Published by The Lawfare Institute
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Published by The Lawfare Institute
Bruce Schneier has responded to my earlier exchange with Edward Snowden with a challenging question: Putting aside what the Constitution currently does or does permit, wouldn't it be better if all surveillance decisions were subject to judicial review? Shouldn't we prefer philosophically an executive bound to formal review mechanisms in all coercive activities---even, say, in overseas surveillance against foreign leaders---and shouldn't we prefer it on security grounds? A bound executive is safer, after all. It's a fair question. Let me try to address it. The American presidency is a terrifying institution. And let's face it, surveillance against Vladimir Putin is one of Barack Obama's less scary authorities. Consider a much scarier one: President Obama has the authority to launch, say, a preemptive nuclear strike on Moscow---on his own, without judicial review, and without congressional involvement. The only real check on the exercise of this authority is the willingness of the military to carry out the order, and don't bet that it wouldn't be done. Given that Russia would respond with a nuclear attack against us, this is effectively an unreviewable power to destroy much of the world. It's a completely terrifying power to vest in a single man. And to my mind, at least, there's only one thing scarier than a presidency that has it: a president that doesn't have it. This is, for some an arresting claim. But it has a very old provenance in American political thought, and it has prevailed in American life for good reasons. It goes back at least to Alexander Hamilton, who was the most eloquent and thoughtful theoretician and exponent of executive authority in the Founding era and who was, shall we say, not in accord with the Schneier vision that a constrained executive is a safer one. "There is an idea," he wrote at the outset of Federalist 70, "which is not without its advocates, that a vigorous Executive is inconsistent with the genius of republican government." But in Hamilton's view, "Energy in the Executive is a leading character in the definition of good government. It is essential to the protection of the community against foreign attacks; it is not less essential to the steady administration of the laws; to the protection of property against those irregular and high-handed combinations which sometimes interrupt the ordinary course of justice; to the security of liberty against the enterprises and assaults of ambition, of faction, and of anarchy." And for Hamilton, vesting executive authority in a single person was essential to having an energetic executive at all. "That unity is conducive to energy will not be disputed. Decision, activity, secrecy, and despatch will generally characterize the proceedings of one man in a much more eminent degree than the proceedings of any greater number; and in proportion as the number is increased, these qualities will be diminished." Of most relevance to Schneier's argument, Hamilton argues: "This unity may be destroyed in two ways: either by vesting the power in two or more magistrates of equal dignity and authority; or by vesting it ostensibly in one man, subject, in whole or in part, to the control and co-operation of others. . . ." (emphasis added) We do not today live with a true Hamiltonian executive. Indeed, we have---through a variety of oversight mechanisms, legal constraints, forms of judicial review, and bureaucratizations---restrained the executive in many ways (a subject described in depth in the national security context in Jack's book, Power and Constraint: The Accountable Presidency After 9/11). But it's fair to say that we live with a somewhat toned down Hamiltonian executive. While not unitary in the sense that a lot of conservatives wish, it's unitary-ish in the sense of all being ultimately answerable to the president. And while constrained, it is still capable of acting with decisiveness and speed and (sometimes) secrecy that simply cannot be done without a vertical command structure and the ability tightly to control information. We rely on these Hamiltonian features of the executive every hour of every day in national security work, and while Bruce is certainly correct that they have security costs, they also offer security benefits. Moreover, there are costs to non-security values like liberty in eroding executive capacity as well, as Hamilton also notes. It is, after all, government to which we turn to vindicate our rights, to prosecute those who injure us, and to thwart or deter those who would harm us. Bruce's challenge---and it's a deep one---is the idea that the irreducible core of unreviewable executive authority should be less in an age of globalized technology than in an age of horse-drawn wagons. We can get surveillance orders quickly now, for example. The whole world is speeding up. Why not build more oversight mechanisms, ones that work faster and more smoothly? There's a lot of truth in this, and one can see Section 702, for example, as exactly the sort of mechanism Bruce is describing. So why not take it further, and---as he suggests---simply treat all exercises of coercive presidential powers as subject to some legal check and balance and build new mechanisms to accomplish that? It's not an idle question. Though it is one foreign to our legal system, it's not foreign to all democratic legal systems that confront major national security problems. In Israel, for example, the country's highest court has original jurisdiction over just about any challenge to any government policy brought by just about anyone, standing be damned. The former chief judge of the court once famously declared that "everything is justiciable"---and in Israel, just about everything is, in fact, justished. It's not inevitable that we draw the lines the way we have. In other words, quoting Hamilton really isn't good enough to answer Bruce's question. What if Hamilton was wrong, or if he's just out of date? Why is there still an irreducible core of inherent, unreviewable executive power, and should there be? The intelligence business takes great nimbleness and speed, and it is not---generally speaking---an arena governed by principle. Acts that are crimes in other contexts---theft, blackmail, bribery, for example---are virtues in the context of intelligence work. In the domestic context, we modify all sorts of intelligence community behavior because we recognize that the norms of international espionage activity are not consistent with day-to-day life in a democratic society. So we layer a set of regulatory, judicial, and substantive rules on top of executive authority, and we pay a big price for that in terms of the nimbleness and speed and flexibility of investigations and inquiries. Yes, there are emergency procedures in FISA that speed things up. But FISA is a dramatically more time-consuming process than is opening coverage on a non-U.S. person beyond U.S. shores. To make that latter process subject to judicial review, you'd have to balloon the judiciary and give it supervisory authority over intelligence gathering in way that's hard to imagine. You would, in fact, have to make the judiciary part of the intelligence community. And that brings me to the accountability Bruce aims to be bolstering, but which I worry that too great a congressional or judicial role in intelligence would actually undermine. The more the judiciary is folded into the process, the more Congress regulates it, the more that core executive functions are done by hybrids of the branches, the less unambiguously unaccountable the President will be when things go wrong. It was the FISA Court's fault for not issuing a warrant, he might say. It was the FISA Court's fault for being so strict that we didn't even ask for a warrant. It was Congress's fault for not fixing the law even after we identified the problem. It was Congress's fault for pushing us into a posture of risk aversion. The more accountable the executive is in the sense that Bruce means it---that is, the more checks and balances you inject on micro questions---the more you diffuse certain types of accountability on larger macro questions. When everyone's responsible, then nobody is. That's what Hamilton was worrying about when he warned of plural executives. And that argument, at least in my view, is even stronger today in an era of complex bureaucracies operating in interaction with one another, than it was when Hamilton was writing. So yes, I still think there is a role for some core of executive intelligence authority that we keep as the President's sole domain, unreviewed by the judiciary and unregulated by statute. As I said at the Cato panel that kicked off this exchange, I'm not married to the specific lines FISA has delineated, lines which left a lot to regulation under Executive Order 12333. I am sure that Congress could, both constitutionally and prudently, undertake legislation in the 12333 space. But I think there are real dangers to treating foreign intelligence as an area---like domestic policing---where we presume that more judicial oversight is better. And some of the costs may be to accountability itself.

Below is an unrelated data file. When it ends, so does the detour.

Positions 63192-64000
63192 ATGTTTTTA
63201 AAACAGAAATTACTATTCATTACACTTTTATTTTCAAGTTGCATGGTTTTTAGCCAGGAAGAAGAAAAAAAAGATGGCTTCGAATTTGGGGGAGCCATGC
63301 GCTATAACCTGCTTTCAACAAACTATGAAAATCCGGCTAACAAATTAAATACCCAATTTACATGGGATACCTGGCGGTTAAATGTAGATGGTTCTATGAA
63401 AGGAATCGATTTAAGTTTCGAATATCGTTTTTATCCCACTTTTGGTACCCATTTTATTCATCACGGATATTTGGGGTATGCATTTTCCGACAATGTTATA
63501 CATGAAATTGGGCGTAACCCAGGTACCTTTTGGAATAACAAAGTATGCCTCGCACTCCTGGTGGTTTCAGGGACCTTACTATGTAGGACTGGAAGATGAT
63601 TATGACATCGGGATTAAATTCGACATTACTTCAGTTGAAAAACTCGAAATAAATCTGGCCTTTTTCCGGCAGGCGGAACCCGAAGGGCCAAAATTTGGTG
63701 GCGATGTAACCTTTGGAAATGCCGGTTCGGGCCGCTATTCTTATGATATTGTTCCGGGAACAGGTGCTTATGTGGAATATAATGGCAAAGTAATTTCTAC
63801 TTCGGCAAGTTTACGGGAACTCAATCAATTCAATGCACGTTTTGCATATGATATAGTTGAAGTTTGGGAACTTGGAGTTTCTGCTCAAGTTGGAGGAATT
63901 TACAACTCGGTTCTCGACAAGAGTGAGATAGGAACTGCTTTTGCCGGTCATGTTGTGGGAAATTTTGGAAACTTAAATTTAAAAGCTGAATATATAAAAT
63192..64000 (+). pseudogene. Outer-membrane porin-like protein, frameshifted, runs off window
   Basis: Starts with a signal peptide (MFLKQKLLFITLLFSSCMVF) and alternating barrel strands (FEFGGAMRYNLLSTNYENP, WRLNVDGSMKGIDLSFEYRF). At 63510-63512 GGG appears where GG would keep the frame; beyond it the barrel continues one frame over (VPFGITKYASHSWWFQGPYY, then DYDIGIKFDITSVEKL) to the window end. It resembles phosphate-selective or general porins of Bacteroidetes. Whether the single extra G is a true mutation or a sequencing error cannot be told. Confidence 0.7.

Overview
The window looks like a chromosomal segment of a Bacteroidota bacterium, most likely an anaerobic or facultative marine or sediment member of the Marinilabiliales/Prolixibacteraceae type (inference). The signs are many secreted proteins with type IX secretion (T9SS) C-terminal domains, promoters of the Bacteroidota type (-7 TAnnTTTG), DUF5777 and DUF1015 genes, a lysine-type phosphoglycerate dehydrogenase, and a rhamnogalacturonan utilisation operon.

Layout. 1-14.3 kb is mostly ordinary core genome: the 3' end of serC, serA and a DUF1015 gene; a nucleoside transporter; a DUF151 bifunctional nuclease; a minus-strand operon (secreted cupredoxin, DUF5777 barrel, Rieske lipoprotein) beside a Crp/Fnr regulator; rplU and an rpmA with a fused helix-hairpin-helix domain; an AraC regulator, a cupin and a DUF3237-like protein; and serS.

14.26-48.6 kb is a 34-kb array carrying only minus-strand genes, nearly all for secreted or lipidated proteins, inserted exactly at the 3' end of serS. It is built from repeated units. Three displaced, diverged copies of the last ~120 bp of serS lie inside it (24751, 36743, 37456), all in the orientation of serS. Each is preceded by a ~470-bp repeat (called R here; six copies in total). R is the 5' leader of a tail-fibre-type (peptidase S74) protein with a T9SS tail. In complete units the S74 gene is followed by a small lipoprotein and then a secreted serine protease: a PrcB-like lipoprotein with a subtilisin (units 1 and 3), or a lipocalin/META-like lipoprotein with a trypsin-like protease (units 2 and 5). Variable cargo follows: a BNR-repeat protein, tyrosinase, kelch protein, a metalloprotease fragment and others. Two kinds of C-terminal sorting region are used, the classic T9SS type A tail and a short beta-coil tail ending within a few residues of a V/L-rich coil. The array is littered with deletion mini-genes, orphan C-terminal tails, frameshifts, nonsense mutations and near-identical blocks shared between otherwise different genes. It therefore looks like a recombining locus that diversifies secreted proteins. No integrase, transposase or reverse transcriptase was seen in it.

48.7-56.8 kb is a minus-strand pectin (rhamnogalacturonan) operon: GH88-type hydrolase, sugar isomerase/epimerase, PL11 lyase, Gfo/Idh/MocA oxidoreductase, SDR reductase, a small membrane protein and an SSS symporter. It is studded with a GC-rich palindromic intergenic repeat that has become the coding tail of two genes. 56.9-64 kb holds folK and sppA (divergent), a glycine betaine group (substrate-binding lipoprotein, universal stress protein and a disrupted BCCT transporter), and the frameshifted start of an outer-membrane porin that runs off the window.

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What was the most contentious recommendation that the Privacy and Civil Liberties Oversight Board members differed on?